The trip is perilous; Inman is subject not only to the difficulties of near starvation and a poorly healing wound, but also the cruelties of people he meets along the way. However, every so often, he is also succored by compassionate people, such as the goat woman who provides the cure for his neck wound, if not for the wounds inside. Intertwined with Inman's story is Ada's: her preacher father dies of tuberculosis, leaving her utterly unable to provide for her own basic needs on the farm. Fortunately, a self-reliant young woman, Ruby, joins Ada on the farm, and helps transform both the farm and Ada.
The book details the ways of nourishment: physical (precise descriptions of food, its paucity and preparation) and nonphysical (themes of love, generosity, intellectual curiosity, and spiritual questing underpin the book). Cold Mountain itself provides both types of nourishment by offering hope, goals, shelter, food and a place where love and forgiveness are possible despite the savagery of man.
Summary:Rubyfruit Jungle is about growing up a lesbian in America. Molly Bolt is adopted by a poor Southern couple, Carrie and Carl, who want a better life for their daughter than they've had. Molly does too, but she has different ideas about how that will unfold. As a child she plays bawdy practical jokes and has sex with her girlfriend in the sixth grade; as one of the most popular girls in high school, she plays heterosexual games but is the lover of the head cheerleader; she is thrown out of college after she is found out to be lovers with her alcoholic heiress roommate. She journeys to New York City, where she waitresses her way through film school, having one adventure after another, armed with startling beauty, wicked wit, and fierce determination to become a great filmmaker.
This book, which is subtitled "Seven Paradoxical Tales," contains seven of Oliver Sacks' clinical stories of persons whose unusual neurological deficits teach us something about the way the brain (and, therefore, the mind) works. In "The Case of the Colorblind Painter" an artist learns to adapt to a completely black-and-white world after sustaining trauma to his occipital lobe.
"The Last Hippie" portrays a man whose ability to form new memories was destroyed by a massive midline brain tumor; he still "lives" in the 1960's. "A Surgeon's Life" depicts a Canadian surgeon with Gilles de la Tourette Syndrome, showing how he is able to live as a respected member of the community and practice surgery despite this disabling condition. "To See and Not See" tells the tale of a man in his 50's who is suddenly able to see after being blind since early childhood.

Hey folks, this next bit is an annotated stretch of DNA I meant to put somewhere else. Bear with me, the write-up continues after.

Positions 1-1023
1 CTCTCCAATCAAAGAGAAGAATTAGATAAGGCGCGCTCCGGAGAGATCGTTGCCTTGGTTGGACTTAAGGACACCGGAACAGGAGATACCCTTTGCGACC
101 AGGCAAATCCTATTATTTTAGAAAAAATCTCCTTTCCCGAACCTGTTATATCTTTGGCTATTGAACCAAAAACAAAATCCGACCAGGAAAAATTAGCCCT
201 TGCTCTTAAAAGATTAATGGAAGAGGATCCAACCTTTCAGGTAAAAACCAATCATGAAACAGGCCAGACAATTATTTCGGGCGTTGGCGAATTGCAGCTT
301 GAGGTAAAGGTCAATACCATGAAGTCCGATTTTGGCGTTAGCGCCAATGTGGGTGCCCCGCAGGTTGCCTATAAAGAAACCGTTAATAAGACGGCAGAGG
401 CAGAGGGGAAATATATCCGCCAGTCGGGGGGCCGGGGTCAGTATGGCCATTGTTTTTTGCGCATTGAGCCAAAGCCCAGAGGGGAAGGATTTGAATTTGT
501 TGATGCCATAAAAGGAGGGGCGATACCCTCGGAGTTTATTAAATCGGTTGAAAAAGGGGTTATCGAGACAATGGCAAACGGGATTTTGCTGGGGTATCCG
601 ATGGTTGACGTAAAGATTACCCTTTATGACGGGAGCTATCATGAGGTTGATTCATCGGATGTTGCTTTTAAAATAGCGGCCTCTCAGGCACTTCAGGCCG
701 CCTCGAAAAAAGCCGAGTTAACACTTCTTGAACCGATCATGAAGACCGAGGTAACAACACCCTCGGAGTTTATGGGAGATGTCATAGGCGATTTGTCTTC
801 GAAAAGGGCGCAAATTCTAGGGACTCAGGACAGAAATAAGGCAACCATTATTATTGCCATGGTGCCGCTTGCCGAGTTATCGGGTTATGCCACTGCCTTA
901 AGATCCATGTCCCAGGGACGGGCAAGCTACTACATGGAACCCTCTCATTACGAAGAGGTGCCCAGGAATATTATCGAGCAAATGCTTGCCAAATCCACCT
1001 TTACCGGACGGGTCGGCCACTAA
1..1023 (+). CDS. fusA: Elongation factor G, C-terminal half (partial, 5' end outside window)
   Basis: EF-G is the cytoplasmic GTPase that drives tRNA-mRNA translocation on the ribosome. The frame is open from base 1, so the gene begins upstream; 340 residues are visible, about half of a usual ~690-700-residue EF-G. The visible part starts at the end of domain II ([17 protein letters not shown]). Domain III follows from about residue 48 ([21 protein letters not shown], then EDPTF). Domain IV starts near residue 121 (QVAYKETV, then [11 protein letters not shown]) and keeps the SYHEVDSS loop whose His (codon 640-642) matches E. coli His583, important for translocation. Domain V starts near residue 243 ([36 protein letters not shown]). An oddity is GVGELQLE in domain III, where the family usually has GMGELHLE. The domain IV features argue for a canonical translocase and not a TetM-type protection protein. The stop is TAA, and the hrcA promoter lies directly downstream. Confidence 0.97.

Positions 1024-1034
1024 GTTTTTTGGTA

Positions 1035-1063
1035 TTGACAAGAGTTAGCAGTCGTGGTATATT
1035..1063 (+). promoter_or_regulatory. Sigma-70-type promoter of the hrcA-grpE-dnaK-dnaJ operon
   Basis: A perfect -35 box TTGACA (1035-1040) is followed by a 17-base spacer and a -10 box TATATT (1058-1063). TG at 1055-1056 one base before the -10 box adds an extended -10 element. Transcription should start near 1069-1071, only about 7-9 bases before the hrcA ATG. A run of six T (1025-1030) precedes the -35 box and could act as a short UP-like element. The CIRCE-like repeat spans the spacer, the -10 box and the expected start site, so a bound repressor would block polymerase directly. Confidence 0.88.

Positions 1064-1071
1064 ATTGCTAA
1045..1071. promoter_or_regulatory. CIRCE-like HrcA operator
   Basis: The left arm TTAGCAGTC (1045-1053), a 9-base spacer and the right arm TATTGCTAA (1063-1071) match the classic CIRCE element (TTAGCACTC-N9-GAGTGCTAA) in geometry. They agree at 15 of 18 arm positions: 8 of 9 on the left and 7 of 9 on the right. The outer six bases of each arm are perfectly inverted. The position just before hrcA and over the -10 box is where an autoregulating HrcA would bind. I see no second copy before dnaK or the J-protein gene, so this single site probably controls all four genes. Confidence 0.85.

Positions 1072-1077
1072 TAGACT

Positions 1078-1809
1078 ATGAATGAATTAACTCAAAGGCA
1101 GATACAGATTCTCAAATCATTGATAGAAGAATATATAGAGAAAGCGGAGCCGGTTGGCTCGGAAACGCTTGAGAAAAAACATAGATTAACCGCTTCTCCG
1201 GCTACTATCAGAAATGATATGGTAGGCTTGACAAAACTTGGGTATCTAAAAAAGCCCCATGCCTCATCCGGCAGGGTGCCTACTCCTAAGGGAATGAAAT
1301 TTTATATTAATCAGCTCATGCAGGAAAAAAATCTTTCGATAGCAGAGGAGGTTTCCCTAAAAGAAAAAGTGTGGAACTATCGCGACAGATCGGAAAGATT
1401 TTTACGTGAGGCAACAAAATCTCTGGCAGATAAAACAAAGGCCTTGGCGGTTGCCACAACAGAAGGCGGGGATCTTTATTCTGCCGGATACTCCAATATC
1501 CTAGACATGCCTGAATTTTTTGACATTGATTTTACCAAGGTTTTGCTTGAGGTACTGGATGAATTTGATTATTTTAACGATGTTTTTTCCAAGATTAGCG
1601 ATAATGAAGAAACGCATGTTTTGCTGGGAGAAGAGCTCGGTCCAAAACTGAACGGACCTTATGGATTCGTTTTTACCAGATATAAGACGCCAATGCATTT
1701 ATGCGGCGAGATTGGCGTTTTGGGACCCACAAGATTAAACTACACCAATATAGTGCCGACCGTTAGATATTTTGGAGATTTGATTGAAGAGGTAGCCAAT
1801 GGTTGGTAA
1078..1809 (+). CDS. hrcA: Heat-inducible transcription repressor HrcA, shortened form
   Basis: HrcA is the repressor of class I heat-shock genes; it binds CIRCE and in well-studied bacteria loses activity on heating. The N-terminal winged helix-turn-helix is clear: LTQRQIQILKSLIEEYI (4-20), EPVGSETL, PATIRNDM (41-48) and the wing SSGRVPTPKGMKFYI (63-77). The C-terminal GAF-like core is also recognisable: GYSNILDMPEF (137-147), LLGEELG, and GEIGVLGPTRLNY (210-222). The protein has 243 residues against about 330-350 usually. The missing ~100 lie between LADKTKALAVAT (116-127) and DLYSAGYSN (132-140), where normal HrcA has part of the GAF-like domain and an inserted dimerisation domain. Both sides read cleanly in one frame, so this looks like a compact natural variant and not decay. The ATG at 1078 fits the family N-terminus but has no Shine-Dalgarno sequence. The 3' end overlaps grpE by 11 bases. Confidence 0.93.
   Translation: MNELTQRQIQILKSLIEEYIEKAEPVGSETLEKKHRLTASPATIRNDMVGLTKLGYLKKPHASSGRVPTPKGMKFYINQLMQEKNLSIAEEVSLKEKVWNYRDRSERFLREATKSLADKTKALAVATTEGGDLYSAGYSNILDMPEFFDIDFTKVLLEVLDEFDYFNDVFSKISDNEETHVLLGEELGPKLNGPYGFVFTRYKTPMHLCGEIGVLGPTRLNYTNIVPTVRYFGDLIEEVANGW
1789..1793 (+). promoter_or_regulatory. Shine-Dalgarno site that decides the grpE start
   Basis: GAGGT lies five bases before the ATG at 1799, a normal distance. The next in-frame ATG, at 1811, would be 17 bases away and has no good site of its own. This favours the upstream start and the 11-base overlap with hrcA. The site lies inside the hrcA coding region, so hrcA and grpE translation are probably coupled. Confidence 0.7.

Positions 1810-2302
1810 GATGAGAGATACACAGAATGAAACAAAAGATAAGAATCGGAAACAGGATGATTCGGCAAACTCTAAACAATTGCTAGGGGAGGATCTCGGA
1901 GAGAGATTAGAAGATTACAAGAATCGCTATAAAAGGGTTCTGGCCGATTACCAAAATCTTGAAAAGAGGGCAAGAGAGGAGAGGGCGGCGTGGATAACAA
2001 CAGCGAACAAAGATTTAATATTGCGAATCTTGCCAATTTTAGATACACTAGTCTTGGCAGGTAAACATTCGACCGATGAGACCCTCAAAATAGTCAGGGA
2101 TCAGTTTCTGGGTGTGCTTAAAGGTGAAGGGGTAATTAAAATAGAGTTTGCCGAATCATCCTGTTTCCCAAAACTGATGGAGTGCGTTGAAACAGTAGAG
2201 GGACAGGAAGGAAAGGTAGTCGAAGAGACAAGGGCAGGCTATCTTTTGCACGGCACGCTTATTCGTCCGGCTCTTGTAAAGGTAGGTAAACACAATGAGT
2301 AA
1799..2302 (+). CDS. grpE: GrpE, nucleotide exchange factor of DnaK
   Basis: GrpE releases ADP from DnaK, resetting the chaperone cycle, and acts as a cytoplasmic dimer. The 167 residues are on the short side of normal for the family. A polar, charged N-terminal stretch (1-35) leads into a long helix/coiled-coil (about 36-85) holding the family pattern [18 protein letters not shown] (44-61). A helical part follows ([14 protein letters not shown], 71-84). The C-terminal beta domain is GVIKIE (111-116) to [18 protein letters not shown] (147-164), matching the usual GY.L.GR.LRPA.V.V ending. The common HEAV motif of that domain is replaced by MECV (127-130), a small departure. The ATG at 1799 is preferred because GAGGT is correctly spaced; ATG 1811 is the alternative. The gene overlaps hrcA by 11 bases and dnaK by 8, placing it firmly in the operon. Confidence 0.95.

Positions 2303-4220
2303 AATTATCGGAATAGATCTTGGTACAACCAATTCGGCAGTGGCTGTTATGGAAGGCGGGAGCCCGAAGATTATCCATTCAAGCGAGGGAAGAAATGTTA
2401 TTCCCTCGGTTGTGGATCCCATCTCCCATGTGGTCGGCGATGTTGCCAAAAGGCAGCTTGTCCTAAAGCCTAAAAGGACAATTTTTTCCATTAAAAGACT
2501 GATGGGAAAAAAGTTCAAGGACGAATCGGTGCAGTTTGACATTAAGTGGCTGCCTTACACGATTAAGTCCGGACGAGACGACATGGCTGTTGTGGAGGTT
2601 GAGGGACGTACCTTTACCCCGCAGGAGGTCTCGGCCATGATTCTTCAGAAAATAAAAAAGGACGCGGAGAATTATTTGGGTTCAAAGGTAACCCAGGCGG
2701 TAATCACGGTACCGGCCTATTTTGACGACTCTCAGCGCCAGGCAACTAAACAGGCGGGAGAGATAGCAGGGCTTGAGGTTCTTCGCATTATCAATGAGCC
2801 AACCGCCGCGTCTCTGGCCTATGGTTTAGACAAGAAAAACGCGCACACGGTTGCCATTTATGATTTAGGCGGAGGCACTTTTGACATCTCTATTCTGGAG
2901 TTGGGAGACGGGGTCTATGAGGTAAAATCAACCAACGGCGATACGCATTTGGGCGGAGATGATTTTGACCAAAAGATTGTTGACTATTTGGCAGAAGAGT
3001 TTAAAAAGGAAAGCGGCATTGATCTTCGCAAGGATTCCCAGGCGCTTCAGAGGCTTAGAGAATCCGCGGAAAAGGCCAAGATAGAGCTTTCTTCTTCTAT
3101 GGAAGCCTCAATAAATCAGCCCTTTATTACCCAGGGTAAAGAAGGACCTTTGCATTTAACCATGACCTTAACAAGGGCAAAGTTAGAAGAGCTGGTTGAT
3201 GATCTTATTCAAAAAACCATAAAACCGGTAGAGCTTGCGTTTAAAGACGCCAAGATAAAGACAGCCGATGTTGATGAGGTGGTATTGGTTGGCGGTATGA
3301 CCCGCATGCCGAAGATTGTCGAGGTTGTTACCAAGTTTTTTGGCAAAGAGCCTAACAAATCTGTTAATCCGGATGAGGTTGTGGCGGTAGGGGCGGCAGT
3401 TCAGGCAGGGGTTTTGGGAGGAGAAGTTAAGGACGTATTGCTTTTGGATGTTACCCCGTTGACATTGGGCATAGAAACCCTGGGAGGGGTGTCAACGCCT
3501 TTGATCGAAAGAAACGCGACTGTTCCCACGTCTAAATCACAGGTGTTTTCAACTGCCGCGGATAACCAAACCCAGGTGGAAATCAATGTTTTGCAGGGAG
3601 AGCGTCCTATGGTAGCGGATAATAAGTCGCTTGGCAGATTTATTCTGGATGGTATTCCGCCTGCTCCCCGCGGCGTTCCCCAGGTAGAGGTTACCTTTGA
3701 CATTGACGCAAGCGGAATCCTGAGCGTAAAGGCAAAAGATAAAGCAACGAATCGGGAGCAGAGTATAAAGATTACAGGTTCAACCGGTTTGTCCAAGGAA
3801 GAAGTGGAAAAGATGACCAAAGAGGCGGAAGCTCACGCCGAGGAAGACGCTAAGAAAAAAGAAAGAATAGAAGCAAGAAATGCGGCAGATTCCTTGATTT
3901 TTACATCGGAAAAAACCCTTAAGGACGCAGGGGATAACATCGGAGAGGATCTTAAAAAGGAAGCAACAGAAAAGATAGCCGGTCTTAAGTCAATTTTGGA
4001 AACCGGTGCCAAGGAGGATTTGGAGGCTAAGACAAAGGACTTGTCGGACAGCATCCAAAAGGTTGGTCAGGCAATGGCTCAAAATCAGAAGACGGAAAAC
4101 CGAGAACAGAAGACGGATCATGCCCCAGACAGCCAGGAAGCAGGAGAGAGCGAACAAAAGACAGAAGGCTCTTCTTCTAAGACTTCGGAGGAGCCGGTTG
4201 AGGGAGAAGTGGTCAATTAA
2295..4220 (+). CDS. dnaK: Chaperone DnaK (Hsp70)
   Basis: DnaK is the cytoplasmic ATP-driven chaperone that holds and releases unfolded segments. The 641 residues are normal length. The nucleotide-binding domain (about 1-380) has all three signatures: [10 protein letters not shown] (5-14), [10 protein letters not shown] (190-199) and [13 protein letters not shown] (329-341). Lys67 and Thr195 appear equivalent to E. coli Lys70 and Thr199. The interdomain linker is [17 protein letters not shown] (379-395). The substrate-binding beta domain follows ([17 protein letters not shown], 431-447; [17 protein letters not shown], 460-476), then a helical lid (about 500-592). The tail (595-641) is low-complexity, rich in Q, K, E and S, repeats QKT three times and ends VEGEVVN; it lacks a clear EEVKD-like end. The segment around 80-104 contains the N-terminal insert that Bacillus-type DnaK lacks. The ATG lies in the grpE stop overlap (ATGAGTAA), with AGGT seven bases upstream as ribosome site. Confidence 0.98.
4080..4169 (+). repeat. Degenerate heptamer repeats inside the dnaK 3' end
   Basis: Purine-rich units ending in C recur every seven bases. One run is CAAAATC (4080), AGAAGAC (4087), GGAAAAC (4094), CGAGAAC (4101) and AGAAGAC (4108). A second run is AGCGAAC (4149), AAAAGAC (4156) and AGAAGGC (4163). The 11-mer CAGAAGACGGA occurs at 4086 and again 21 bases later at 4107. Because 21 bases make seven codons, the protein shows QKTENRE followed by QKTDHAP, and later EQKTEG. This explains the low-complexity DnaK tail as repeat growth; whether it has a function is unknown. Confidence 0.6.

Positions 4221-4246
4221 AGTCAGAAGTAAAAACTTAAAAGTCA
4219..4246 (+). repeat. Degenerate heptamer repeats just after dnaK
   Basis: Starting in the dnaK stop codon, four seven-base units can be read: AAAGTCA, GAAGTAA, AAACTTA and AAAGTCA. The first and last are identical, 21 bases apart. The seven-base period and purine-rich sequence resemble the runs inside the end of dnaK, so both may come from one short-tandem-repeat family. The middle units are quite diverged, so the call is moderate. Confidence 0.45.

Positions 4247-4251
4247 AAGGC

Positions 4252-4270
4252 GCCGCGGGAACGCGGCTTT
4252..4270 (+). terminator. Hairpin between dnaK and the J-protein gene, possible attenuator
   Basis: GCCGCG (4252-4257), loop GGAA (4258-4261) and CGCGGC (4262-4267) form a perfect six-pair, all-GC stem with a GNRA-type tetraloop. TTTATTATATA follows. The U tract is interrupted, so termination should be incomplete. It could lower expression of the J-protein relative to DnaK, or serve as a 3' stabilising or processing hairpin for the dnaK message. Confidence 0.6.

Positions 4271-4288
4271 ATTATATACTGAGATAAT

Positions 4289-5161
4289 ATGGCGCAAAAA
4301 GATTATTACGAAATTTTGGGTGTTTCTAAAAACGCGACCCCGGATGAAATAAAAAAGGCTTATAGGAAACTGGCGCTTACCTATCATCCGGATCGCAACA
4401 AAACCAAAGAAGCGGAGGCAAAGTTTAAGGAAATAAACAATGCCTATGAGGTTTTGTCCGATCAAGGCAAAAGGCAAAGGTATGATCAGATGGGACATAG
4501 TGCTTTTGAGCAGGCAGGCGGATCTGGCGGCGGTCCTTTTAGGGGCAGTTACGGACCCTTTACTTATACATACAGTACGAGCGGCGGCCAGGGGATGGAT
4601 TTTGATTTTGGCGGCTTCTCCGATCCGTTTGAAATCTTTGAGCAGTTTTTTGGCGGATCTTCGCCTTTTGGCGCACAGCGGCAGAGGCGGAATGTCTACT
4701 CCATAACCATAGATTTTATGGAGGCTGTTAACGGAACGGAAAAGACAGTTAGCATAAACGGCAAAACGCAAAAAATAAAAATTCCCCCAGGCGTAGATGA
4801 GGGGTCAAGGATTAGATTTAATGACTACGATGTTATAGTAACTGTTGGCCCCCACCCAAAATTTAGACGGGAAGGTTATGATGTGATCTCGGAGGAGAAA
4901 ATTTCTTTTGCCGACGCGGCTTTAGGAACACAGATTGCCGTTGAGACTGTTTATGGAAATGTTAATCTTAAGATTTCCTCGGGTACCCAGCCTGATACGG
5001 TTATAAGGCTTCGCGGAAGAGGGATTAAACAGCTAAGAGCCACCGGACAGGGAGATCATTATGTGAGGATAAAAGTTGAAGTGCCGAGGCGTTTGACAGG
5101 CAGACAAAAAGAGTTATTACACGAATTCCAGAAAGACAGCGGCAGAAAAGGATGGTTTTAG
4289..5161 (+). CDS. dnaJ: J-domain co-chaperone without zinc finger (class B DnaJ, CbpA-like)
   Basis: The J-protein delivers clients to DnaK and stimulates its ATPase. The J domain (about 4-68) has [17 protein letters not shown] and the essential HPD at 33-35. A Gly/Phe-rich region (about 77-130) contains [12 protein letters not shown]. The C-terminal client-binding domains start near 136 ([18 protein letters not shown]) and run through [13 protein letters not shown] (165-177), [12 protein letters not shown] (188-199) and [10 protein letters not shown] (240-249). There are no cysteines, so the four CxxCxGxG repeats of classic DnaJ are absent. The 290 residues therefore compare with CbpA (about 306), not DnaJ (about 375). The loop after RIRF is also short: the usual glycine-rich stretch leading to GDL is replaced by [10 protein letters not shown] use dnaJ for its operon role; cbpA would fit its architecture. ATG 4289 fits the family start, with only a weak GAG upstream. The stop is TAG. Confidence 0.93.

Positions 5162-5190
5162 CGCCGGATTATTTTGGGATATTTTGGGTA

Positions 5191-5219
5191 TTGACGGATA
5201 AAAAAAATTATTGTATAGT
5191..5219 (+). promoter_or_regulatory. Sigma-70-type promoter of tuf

In "The Landscape of His Dreams" Sacks introduces a painter who, after a serious illness in the 1960's, apparently developed extraordinary and persistent "waking visions" of Pontito, his hometown in Italy. For many years he has obsessively painted remarkably accurate scenes of Pontito. "Prodogies" and "An Anthropologist on Mars" both deal with autism. The first tells of an autistic boy from England who has remarkable skill in visual memory and drawing; the second is about an autistic woman with a Ph.D. in animal science, who teaches at Colorado State University.
The prelude describes a tidal wave approaching Japan. The story is a first-person narrative by Professor Katsumi, inventor of a self-programming computer which can predict the future. Katsumi and his assistant, Tanamogi, plan to predict the future of a private, individual destiny. They choose a subject from the street and follow him. The next day's paper announces his murder.
To solve the case and forestall suspicion, Katsumi downloads the contents of the man's brain, reconstructs his existence, and questions him/it. The victim did not see his murderer, but he tells the team his mistress had sold her aborted foetus for 7000 yen. Then the mistress is murdered. Katsumi's wife has a forced abortion and receives 7000 yen. Katsumi suspects an organization. His assistant Tanamogi volunteers the name of an organization experimenting with extra-utero development of foetuses, and arranges for Katsumi to visit their lab. Gradually Katsumi learns of a vast conspiracy to create an underwater nation, complete with genetically altered water-oxygenating humans and animals, bred in anticipation of the predicted destruction of Japan by a tidal wave.
In the "brave new world" of 632 A. F. (After Ford), universal human happiness has been achieved. (Well, almost.) Control of reproduction, genetic engineering, conditioning--especially via repetitive messages delivered during sleep--and a perfect pleasure drug called "Soma" are the cornerstones of the new society. Reproduction has been removed from the womb and placed on the conveyor belt, where reproductive workers tinker with the embryos to produce various grades of human beings, ranging from the super-intelligent Alpha Pluses down to the dwarfed semi-moron Epsilons.
Each class is conditioned to love its type of work and its place in society; for example, Epsilons are supremely happy running elevators. Outside of their work, people spend their lives in constant pleasure. This involves consuming (continually buying new things, whether they need them or not), participating in elaborate sports, and free-floating sex. While uninhibited sex is universal and considered socially constructive, love, marriage, and parenthood are viewed as obscene.
The story concerns Bernard, an alpha whose programming is a bit off--he is discontented and desires to spend time alone just thinking or looking at the stars. At one point he takes Lenina on a vacation to the savage reservation in New Mexico. There he discovers John (the Savage), son of Linda who had visited the reservation more than 20 years previously and was accidentally left behind. When she discovered she was pregnant (the ultimate humiliation!), she had to remain among the savages. John returns to the Brave New World where he is feted as the Visiting Savage. However, he cannot adapt to this totally alien society and, ultimately, he takes his own life.